After several months of watching their party’s voter registration lead over Republicans dwindle, Democrats have bounced back with renewed vigor.
June marked the third consecutive month that Democrats outpaced Republicans in registering more voters in the Silver State. According to the Nevada Secretary of State’s office, the number of active registered Democrats increased by 8,623, while Republicans added 5,830 to their rolls. Nonpartisan registration grew by 3,502 in June.
“Critical to our success in November is increasing the margin over Republicans,” Nevada Democratic Party communications director Helen Kalla said, noting that the Nevada party received a six-figure infusion from the Democratic National Committee to boost voter registration.
For nine months in a row, Republicans cut into the Democrats voter-registration advantage, which had grown to nearly 90,000 in 2016. But in April, the edge had shrunk to fewer than 60,000 for the first time since March 2016.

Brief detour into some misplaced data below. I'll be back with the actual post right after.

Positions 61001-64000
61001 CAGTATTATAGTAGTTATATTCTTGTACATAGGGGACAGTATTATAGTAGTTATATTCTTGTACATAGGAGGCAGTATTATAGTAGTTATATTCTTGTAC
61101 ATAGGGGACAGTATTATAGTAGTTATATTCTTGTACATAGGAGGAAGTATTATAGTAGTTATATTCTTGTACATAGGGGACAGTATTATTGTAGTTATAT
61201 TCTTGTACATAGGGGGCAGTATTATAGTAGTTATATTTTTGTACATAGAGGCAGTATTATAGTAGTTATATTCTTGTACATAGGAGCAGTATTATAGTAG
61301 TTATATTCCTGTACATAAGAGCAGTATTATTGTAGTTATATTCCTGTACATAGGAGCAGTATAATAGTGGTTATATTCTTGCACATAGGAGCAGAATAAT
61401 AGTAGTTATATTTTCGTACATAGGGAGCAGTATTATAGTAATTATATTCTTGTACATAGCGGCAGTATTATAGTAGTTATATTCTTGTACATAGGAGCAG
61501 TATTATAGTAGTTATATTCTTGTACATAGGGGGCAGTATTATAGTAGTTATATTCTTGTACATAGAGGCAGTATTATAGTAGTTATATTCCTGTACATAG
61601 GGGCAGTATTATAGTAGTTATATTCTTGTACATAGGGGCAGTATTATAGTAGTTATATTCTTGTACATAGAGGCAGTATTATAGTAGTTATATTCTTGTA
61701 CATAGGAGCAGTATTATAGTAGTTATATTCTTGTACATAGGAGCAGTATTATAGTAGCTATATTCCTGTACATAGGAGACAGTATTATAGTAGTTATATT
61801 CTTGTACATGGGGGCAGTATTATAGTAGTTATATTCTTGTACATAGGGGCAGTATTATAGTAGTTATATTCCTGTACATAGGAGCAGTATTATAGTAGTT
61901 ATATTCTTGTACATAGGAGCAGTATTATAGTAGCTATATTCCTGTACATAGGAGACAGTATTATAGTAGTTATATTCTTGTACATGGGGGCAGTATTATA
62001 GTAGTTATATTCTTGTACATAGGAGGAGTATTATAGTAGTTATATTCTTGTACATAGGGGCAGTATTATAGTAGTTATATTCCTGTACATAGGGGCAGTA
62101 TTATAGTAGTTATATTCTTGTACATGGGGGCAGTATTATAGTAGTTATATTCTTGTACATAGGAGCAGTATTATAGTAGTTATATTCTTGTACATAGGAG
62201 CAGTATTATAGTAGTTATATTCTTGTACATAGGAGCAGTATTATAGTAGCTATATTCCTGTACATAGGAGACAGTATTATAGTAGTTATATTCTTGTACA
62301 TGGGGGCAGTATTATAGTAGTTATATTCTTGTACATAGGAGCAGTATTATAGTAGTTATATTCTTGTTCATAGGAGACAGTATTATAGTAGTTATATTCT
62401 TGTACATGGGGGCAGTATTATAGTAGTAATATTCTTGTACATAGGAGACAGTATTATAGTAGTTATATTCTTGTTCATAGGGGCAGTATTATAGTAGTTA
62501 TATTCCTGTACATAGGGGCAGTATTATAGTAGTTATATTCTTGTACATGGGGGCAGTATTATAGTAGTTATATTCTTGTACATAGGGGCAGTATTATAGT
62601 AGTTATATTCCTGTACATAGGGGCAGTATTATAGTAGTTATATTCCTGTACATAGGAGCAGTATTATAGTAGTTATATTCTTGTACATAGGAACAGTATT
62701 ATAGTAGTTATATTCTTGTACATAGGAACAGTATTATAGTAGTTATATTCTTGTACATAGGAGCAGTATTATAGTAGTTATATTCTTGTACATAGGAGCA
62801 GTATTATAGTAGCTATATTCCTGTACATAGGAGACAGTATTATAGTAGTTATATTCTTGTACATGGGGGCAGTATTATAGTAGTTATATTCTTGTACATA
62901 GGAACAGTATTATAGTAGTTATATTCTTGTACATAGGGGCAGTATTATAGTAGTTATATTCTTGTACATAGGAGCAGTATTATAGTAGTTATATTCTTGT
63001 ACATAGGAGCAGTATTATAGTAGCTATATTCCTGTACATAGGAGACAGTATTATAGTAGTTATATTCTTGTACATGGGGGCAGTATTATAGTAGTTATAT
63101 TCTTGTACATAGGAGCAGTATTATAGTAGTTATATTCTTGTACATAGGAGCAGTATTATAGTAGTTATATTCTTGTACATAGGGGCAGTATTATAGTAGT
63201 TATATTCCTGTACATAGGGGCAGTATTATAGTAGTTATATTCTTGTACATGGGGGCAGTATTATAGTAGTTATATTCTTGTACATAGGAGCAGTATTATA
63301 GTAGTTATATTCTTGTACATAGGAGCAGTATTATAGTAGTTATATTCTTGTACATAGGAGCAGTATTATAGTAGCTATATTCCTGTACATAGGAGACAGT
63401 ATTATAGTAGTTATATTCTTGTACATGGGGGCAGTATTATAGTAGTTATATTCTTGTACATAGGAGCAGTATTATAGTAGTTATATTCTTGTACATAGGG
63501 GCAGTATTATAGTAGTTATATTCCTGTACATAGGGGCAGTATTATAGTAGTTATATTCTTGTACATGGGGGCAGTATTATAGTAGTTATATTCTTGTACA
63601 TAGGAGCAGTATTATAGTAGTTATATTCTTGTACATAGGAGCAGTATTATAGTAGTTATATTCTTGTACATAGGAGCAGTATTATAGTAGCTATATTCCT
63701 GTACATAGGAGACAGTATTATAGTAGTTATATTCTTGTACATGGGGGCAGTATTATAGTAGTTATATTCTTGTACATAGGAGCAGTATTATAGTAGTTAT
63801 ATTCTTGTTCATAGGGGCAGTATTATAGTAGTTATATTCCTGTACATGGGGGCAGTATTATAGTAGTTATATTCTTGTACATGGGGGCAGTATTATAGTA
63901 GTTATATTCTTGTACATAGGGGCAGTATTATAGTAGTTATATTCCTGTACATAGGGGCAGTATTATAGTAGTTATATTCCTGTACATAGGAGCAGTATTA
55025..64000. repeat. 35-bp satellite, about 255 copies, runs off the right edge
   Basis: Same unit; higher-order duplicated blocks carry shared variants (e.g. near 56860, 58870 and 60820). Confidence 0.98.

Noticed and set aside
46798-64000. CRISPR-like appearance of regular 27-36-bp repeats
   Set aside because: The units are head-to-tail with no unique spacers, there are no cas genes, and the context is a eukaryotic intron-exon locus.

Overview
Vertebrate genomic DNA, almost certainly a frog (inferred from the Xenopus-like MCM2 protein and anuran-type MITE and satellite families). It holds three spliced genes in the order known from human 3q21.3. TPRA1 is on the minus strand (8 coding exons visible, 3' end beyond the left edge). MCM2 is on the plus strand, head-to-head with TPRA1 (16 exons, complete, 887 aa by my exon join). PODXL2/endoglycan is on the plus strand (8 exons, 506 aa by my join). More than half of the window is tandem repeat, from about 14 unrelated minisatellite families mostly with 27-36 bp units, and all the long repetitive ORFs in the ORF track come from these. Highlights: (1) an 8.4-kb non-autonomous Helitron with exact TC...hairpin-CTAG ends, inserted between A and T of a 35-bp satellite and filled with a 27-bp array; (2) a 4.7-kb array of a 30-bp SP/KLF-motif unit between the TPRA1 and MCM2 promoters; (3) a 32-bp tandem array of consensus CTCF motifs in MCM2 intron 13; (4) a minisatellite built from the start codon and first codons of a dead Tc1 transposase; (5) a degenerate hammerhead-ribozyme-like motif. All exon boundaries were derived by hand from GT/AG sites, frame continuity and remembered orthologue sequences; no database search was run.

U.S. Sen. Dean Heller, who is facing a strong challenge from U.S. Rep. Jacky Rosen in one of the country’s most watched Senate races, told a group of Republicans at a private luncheon in early April that if the party could continue to lower that gap he and other Republicans would win come November.
Now Democrats have an advantage of more than 65,000. registered voters.
Kalla said the boost is due to Democrats working with high schools to register voter-aged students and the party has seen a dramatic increase in volunteers.
“Compared to this time in 2016, we’ve completed almost four-times as many voter registration volunteer shifts,” she said.
Those efforts seem to helping to buck the trend from the last mid-term election cycles — 2014 and 2010 — that saw Democrats barely maintain their registration advantage.
Keelie Broom, state communications director for the Republican National Committee, said the party still feels good about its voter registration efforts. She pointed out that the GOP increased its numbers by nearly 6,000 and held in more than 40 events statewide where staffers pushed voter registration.
“We’re confident about our voter registration progress cycle to date and our teams will continue to work tirelessly to identify, register and persuade voters,” Broom said. “We’ve made tremendous progress in closing the voter registration gap, and the Democrats’ voter registration advantage has shrunk by more than 25,000 voters since June 2017.”